Researchers have found that the coronavirus is inactivated by sunlight as much as eight times faster in experiments than predicted by current theoretical modelling, providing a glimmer of hope in turning the tide on the pandemic.
UC Santa Barbara assistant professor of mechanical engineering Paolo Luzzatto-Fegiz conducted an analysis of 2020 studies exploring the effects of different forms of UV radiation on the SARS-CoV-2 and found a significant discrepancy.
As with all electromagnetic radiation, UV falls on a spectrum, with longer-wave UVA reacting differently with parts of DNA and RNA than other mid-range UVB waves contained in sunlight, which kill microbes and cause sunburn in humans.
Short-wave UVC radiation has previously been shown to deactivate viruses such as SARS-CoV-2, which is responsible for Covid-19, but this section of the UV spectrum is deflected away by the Earth’s ozone layer.
A July 2020 experimental study tested the power of UV light on SARS-CoV-2, contained in simulated saliva, and found the virus was inactivated in under 20 minutes.
However, a theory published a month later suggested sunlight could achieve the same effect, which didn’t quite add up. This second study concluded that SARS-CoV-2 was three times more sensitive to UV radiation in sunlight than the influenza A virus.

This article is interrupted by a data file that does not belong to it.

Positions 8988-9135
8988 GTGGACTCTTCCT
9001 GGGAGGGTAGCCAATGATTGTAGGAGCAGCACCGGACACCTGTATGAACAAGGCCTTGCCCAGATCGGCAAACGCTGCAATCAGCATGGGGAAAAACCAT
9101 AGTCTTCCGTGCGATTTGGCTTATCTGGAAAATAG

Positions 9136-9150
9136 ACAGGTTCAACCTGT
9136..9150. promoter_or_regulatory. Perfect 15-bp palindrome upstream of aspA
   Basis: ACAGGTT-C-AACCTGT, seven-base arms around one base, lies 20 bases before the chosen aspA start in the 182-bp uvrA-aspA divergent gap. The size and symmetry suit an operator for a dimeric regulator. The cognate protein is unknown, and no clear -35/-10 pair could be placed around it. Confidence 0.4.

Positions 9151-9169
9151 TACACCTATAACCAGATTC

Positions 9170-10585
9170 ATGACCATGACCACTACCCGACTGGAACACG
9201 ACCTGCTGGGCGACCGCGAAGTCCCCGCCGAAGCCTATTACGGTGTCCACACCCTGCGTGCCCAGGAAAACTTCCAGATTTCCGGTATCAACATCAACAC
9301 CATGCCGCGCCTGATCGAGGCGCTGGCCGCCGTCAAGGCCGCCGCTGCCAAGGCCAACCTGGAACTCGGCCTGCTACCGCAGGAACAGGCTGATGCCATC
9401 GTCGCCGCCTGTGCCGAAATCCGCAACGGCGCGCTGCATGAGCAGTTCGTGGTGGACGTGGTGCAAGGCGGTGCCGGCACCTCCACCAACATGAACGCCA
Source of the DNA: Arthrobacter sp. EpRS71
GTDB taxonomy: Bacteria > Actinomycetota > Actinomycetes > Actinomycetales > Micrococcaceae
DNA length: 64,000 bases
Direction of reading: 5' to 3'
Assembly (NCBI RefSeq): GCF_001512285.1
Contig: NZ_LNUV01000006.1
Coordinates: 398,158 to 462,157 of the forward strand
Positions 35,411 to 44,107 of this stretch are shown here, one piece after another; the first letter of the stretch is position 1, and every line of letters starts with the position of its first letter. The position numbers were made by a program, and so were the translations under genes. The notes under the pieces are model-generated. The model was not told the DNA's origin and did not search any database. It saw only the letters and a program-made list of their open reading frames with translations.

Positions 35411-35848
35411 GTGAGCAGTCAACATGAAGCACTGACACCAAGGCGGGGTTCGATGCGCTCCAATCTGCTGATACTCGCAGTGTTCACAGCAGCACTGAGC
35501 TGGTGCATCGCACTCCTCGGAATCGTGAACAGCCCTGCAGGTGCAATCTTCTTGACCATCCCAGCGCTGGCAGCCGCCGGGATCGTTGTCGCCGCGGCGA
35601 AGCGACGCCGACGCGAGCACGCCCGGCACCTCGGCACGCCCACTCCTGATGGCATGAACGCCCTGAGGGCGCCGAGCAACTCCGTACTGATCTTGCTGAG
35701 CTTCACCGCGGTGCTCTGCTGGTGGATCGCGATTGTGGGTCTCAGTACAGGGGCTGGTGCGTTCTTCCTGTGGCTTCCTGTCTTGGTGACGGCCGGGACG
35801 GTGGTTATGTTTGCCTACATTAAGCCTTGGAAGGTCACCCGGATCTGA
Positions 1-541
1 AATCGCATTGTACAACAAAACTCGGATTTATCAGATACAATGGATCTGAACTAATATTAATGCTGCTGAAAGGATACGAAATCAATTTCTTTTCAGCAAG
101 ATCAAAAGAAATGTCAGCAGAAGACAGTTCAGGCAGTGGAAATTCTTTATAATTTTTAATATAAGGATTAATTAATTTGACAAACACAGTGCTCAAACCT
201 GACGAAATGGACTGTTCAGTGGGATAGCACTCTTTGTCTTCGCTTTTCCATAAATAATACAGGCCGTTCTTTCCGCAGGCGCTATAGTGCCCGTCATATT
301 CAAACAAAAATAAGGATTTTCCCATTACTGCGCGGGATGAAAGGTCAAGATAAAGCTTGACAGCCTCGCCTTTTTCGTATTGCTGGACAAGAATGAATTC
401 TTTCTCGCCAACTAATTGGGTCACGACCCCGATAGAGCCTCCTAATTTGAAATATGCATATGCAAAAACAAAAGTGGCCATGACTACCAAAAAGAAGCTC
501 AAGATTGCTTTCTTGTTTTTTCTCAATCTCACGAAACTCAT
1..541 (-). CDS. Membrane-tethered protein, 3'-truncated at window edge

The vast majority of coronavirus particles were rendered inactive within 30 minutes of exposure to midday summer sunlight, whereas the virus could survive for days under winter sunlight.
“The experimentally observed inactivation in simulated saliva is over eight times faster than would have been expected from the theory,” Luzzatto-Feigiz and his team said. “So, scientists don’t yet know what’s going on.”
The team suspects that, as the UVC doesn’t reach the Earth, instead of directly attacking the RNA, the long-wave UVA in sunlight interacts with molecules in the virus’ environment, such as saliva, which speeds up the inactivation, in a process witnessed previously in wastewater treatment.
The findings suggest UVA emitters could be added to equipment such as air filtration systems to provide a cheap and energy-efficient means of reducing the spread of viral particles. Masks and social distancing would more than likely still be required, but such UV-based interventions could be of some benefit as nations struggle with recurring waves of the pandemic despite vaccination efforts.
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